Many would speculate that the White House would undoubtedly have some biometric facial recognition system in place. However, that is not the case in 2018. Odd right?...
The US Secret Service (USSS) this month just launched the Facial Recognition Pilot (FRP) using the existing Crown Closed Circuit Television (CCTV) “in order to biometrically confirm the identity of volunteer USSS employees in public spaces around the complex,” and, “to test USSS’s ability to verify the identities of a test population of volunteer USSS employees."
This is according to the November 26 Privacy Impact Assessment (PIA) published by the Office of Technical Development & Mission Support USSS, and the Department of Homeland Security (DHS).
The PIA indicates that volunteer USSS agents started the pilot test on November 19, images of the agents were added to the facial recognition system's database, and the video collected by the CCTV system will be reviewed for target acquisition. According to the PIA report, images that match the faces of the agents will be saved in the system for research purposes. Images that do not trigger a hit will be automatically deleted. All image libraries will be purged from the system when the pilot concludes on August 30, 2019.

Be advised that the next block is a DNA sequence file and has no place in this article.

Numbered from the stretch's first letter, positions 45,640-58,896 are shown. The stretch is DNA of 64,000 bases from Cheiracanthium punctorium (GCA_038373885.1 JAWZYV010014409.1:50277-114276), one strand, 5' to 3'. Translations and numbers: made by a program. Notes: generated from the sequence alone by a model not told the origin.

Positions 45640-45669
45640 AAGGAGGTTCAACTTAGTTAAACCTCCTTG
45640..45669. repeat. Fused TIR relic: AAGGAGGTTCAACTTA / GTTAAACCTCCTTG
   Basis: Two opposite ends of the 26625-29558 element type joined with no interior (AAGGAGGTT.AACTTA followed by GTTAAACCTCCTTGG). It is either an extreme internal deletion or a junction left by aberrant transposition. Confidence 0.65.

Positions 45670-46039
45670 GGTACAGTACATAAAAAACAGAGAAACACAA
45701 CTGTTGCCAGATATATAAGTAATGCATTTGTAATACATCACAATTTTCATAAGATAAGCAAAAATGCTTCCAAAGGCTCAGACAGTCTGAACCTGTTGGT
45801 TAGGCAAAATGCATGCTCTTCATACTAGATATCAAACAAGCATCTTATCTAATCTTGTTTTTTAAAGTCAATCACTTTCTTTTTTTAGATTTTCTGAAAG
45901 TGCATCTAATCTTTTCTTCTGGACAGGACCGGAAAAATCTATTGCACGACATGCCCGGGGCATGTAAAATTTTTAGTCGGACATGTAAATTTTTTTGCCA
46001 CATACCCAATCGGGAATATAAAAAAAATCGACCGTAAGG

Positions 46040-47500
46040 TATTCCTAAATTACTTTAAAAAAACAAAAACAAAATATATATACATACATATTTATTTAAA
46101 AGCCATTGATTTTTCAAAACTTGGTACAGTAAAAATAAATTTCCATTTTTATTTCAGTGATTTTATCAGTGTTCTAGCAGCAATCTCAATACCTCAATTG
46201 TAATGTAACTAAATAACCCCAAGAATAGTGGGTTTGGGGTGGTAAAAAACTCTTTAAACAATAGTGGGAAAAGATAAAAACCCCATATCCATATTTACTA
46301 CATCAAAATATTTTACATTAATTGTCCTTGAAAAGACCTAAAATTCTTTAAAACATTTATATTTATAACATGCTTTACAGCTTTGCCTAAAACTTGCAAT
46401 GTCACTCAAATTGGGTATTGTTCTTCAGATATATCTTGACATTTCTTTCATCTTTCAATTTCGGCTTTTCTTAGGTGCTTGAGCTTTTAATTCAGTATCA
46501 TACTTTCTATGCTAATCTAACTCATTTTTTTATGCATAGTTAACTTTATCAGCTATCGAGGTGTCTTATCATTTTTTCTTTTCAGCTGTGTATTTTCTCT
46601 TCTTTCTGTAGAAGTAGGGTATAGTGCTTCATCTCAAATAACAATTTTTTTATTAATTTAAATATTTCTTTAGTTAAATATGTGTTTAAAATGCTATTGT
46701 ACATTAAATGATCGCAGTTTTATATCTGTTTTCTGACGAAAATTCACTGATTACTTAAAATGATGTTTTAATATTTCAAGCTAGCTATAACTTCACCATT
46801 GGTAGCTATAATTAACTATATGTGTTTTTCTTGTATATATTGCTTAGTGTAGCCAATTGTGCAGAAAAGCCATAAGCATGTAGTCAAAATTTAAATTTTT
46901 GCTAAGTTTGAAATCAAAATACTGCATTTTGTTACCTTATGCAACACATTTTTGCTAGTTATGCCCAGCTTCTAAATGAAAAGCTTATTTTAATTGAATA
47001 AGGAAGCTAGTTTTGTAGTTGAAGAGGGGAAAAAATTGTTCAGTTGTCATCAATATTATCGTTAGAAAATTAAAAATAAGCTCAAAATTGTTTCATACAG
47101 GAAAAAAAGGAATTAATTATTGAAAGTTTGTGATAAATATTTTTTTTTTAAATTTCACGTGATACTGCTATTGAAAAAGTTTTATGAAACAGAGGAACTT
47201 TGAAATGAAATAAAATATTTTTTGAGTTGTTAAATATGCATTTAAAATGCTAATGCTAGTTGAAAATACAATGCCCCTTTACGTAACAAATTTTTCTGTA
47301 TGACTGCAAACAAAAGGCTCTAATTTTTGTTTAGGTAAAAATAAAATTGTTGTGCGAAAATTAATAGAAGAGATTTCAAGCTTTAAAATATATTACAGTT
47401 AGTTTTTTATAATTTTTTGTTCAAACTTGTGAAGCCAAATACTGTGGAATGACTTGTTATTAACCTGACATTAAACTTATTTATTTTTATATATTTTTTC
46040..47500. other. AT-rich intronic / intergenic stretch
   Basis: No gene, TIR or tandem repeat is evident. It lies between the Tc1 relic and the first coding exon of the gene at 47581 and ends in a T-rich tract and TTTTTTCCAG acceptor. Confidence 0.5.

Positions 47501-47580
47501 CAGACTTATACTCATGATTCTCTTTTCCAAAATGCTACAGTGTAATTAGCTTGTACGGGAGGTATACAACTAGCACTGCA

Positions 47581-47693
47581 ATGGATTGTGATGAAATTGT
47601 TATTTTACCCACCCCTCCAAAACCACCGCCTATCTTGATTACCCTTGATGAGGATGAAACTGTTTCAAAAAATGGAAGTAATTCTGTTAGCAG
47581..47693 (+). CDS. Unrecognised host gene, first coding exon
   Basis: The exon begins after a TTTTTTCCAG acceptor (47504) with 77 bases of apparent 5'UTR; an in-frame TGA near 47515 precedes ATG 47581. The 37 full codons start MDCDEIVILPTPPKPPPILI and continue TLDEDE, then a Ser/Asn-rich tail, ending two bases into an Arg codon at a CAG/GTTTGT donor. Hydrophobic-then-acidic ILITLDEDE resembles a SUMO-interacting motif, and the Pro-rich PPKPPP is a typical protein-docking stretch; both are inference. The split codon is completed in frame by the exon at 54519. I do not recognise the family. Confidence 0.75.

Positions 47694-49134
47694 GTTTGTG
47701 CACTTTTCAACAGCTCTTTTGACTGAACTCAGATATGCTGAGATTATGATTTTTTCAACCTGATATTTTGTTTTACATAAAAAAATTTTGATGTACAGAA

The PIA further explains the pilot test would not be monitoring agents in real time. Hits generated on the system will be reviewed on a weekly basis by researchers.
There is no opt-out for agents who frequent two locations around the White House, with one area including part of the sidewalk and street. "However, individuals who do not wish to be captured by White House Complex CCTV and cameras involved in this pilot may choose to avoid the area," the PIA states.
The latest trend with the government has been the rapid adoption of facial recognition systems.
As of recent, Customs and Border Protection (CBP) is testing facial recognition as part of its biometric entry and exit screening program to monitor international travelers.
Officials from Immigration and Customs Enforcement (ICE) have been in talks with Amazon about the Rekognition software, an intelligent facial recognition platform, to monitor immigrants.
There have even been reports of law enforcement agencies across the country who are embracing Rekognition to track people in their communities.
The Orwellian trend is evident: the government is embracing facial recognition systems to monitor highly secured places (like the White House) and as a massive surveillance system to track its citizens.